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Keeping It Green - Local Sourcing of Rock, Sand and Gravel

Posted by Keith Severson on Mar 18, 2015

People worldwide are rediscovering the benefits of “buying local.” Chefs have found that food from local gardens and farmers’ markets is not only fresher, tastier and more nutritious; it is also good for our economy - buying directly from family farmers helps keep them in business.  They realize the adverse environmental impact of importing foodstuffs instead of obtaining them locally, and know that if we neglect our local sources they are in danger of disappearing.
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Do You Feel the Waters Rising?

Posted by Reed Carter on Mar 18, 2015

Many people in our industry are feeling the waters rise around us.  New requirements for controlling and treating storm water come out nearly every day; it’s hard to know what exactly to do.  Many are familiar with the Construction General Permit, but how about the Municipal Stormwater General Permit or the Industrial General Permit?  Don’t worry, you won’t be tested on that, but it is important to know the similarities and differences between them.  As newer versions of these permits are written, they constantly reference each other and the regulations tend to grow together.  When one thing works, the others can be quick to adopt it.  So how do you make sure you are in compliance?  How do you follow all three at once?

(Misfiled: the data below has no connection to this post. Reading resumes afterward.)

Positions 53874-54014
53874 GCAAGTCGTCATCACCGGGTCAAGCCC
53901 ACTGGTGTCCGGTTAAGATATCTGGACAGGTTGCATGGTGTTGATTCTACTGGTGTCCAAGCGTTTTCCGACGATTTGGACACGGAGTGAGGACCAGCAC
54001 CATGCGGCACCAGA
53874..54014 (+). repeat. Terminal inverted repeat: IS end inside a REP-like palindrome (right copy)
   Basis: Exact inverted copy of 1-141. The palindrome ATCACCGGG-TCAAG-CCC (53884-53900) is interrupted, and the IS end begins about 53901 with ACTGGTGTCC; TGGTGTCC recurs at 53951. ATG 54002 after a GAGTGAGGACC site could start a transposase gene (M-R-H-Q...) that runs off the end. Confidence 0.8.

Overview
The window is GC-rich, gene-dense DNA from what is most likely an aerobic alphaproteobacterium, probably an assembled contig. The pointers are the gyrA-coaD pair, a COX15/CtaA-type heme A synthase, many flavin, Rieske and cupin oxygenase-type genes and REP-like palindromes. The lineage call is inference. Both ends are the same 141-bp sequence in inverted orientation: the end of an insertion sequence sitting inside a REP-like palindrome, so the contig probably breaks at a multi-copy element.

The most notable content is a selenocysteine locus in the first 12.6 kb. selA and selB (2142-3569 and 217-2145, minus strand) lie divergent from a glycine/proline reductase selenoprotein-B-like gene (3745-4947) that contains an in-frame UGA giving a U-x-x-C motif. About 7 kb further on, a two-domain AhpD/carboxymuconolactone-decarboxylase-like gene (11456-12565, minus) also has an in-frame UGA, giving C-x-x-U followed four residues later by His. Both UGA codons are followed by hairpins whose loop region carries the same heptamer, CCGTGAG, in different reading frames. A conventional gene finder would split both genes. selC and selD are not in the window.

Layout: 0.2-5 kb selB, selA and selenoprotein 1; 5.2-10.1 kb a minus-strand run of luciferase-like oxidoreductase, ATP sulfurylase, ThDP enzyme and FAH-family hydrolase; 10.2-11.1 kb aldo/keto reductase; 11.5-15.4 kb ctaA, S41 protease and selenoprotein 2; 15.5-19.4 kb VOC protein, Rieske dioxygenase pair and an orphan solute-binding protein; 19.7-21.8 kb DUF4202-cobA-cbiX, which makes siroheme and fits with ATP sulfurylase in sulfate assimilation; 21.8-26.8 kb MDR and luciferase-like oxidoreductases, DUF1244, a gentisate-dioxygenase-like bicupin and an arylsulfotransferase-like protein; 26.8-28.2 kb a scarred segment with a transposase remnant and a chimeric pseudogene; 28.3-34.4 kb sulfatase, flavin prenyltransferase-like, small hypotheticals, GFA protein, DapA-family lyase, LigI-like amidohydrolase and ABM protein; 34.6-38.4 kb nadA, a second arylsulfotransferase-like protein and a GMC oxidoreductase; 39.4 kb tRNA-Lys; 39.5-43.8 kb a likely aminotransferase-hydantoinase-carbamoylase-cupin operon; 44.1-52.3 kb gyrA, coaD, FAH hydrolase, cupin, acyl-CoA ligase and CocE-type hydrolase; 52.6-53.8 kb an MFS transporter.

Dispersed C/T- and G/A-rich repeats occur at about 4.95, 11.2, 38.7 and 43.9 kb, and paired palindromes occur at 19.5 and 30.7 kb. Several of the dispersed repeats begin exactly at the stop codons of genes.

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Permeable Paving Systems - Three Options

Posted by Keith Severson on Mar 18, 2015

In today’s construction environment, “green” building choices which are cost effective and long lasting are often a developer’s best option for building and pavement installation. Pervious concrete, permeable pavers and crushed top and bottom stone for synthetic athletic fields are all excellent selections for storm water management and drainage. 
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One of Santa Cruz County's Most Important Resources - Sand

Posted by Keith Severson on Mar 18, 2015

Although Santa Cruz is famous for its beaches, one of the County’s most important stretches of sand lies inland in the Santa Cruz Mountains, in an area known as the Zayante sandhills. Tucked between the communities of Bonny Doon and Scotts Valley, the sandhills are isolated pockets of ancient sand that support an ecologically distinct assortment of plants and animals. Once covering about 6,365 acres, the sandhills are now restricted to less than 1,500, making it one of the rarest habitats in the state of California.